Interest rates increased by 75 basis points – the biggest hike in almost 20 years

On Thursday, the 21st of July 2022, the repo rate was increased by 75 basis points.

The repo rate now stands at 5.5%, while the prime lending rate is firmly positioned at 9%. One member of the monetary policy committee requested a 100 basis point increase, and another preferred a 50 basis point increase, all three committee members supported the hike.

This is the biggest rate hike since the repo rate was increased by 100 basis points in the midst of an emerging market crisis in September 2002. The most recent interest rate increase comes in the wake of Wednesday’s sobering consumer inflation report, which showed that rates had risen to 7.4%, the highest level in 13 years.

The Reserve Bank raised interest rates by 50 basis points in May. The large rate hike adds more stress to the lives of many South Africans, who are faced with rising food and fuel prices.

The bank has raised its previous forecast for headline inflation this year from 5.9% to 6.5%. Experts warn that rising inflation expectations will lead to higher wage demands from employees. As a result, inflation will increase even more.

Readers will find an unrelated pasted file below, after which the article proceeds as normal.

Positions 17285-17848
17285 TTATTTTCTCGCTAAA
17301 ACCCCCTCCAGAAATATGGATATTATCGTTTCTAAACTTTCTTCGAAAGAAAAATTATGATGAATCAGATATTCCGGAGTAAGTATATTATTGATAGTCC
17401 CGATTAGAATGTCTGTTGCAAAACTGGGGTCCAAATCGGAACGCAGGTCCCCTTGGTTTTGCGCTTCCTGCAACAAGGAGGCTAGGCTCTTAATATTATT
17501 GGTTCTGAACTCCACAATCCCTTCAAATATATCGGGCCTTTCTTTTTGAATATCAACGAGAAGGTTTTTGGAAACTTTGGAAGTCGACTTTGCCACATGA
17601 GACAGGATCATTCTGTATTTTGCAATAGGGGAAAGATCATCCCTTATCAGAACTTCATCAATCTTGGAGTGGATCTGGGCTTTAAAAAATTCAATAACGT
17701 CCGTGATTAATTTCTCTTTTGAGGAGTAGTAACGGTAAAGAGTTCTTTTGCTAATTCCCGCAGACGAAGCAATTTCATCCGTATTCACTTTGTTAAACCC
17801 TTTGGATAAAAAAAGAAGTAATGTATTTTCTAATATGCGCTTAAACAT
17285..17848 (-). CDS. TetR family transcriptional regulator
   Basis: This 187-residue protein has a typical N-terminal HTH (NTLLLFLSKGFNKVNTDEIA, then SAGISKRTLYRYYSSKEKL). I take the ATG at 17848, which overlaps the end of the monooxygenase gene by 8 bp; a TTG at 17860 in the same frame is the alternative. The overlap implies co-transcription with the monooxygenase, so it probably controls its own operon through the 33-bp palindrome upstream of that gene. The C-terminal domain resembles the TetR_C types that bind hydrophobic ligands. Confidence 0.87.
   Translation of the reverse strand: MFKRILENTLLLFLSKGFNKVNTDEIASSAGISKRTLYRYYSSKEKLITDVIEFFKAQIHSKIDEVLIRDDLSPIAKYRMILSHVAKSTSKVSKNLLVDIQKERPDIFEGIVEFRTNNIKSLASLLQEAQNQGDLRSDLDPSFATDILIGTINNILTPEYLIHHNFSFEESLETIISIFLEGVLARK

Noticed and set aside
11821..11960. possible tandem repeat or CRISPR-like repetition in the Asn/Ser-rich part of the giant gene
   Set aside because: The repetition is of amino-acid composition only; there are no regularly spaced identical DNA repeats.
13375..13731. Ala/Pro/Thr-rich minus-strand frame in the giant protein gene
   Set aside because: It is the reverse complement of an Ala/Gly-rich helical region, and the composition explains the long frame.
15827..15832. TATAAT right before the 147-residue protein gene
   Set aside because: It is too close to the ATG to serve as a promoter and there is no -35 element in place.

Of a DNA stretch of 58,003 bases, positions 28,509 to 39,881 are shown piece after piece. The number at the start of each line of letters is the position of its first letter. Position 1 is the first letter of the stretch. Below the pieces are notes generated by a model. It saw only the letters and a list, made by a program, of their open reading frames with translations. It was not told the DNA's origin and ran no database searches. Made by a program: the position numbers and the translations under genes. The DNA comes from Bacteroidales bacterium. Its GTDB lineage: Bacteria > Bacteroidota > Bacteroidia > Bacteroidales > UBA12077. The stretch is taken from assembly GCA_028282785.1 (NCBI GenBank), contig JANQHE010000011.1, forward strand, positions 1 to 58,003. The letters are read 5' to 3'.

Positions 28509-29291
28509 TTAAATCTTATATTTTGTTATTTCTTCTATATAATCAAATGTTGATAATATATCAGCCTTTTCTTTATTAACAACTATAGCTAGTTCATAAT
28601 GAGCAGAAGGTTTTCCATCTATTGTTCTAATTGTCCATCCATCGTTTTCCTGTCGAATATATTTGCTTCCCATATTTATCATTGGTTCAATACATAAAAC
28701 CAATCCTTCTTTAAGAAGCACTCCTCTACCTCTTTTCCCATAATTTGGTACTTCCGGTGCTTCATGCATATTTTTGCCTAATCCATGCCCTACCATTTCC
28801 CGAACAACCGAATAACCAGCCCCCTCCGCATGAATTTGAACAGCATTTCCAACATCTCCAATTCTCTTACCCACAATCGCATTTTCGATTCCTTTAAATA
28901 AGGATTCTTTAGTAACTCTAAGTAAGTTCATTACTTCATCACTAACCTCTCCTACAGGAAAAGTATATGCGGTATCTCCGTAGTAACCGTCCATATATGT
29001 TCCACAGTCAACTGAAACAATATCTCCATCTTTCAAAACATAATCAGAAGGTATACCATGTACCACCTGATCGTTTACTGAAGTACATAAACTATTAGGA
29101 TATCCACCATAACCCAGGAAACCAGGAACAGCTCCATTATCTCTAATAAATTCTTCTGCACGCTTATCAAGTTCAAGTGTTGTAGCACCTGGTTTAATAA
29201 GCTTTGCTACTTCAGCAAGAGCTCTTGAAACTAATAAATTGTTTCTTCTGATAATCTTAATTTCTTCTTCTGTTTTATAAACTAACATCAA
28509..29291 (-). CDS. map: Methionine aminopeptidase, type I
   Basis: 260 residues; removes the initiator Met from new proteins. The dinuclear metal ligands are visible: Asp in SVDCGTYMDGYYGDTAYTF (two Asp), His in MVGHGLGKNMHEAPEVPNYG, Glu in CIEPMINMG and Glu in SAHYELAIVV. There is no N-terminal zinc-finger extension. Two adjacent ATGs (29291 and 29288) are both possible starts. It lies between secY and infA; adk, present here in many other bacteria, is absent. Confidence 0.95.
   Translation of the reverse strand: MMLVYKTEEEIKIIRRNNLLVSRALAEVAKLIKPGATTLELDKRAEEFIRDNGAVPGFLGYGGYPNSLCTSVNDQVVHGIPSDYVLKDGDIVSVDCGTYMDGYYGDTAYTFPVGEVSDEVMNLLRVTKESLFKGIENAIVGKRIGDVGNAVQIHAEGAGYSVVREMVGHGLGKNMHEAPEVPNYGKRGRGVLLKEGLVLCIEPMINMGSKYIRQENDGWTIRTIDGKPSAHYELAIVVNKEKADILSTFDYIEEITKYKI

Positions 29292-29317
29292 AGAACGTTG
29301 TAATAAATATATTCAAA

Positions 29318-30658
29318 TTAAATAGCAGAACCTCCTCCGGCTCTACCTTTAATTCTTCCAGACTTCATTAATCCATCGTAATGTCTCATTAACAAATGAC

The Reserve Bank hopes to reduce inflation by reducing demand in the economy by raising interest rates. It must also keep up with sudden increases in interest rates in wealthy countries, especially the US. The Rand and capital inflows into the country could become unstable if the US raises interest rates higher than South Africa.

Local assets are more appealing due to the high-interest rates that foreign investors can receive in Rands, but this advantage is being eroded by the swift increases in US interest rates. In response, the Rand has already begun to deteriorate and has crossed the R17/$1 mark for the first time since 2020.

The SARS official rate of interest, as defined in section 1(1) of the Income Tax Act 58 of 1962 (the Act), therefore has also increased.

This means that where a loan is granted to an employee by his or her employer and no interest is charged by the employer, or where the interest charged by the employer is less than the official rate of interest, the difference between the amount which would have been payable if the loan was granted at the official rate and the amount actually paid by the employee, is taxed as a fringe benefit.

The SARS official rate of interest is the Repo Rate, plus 100 basis points (1%). The SARS official rate of interest is therefore adjusted to 6.5%.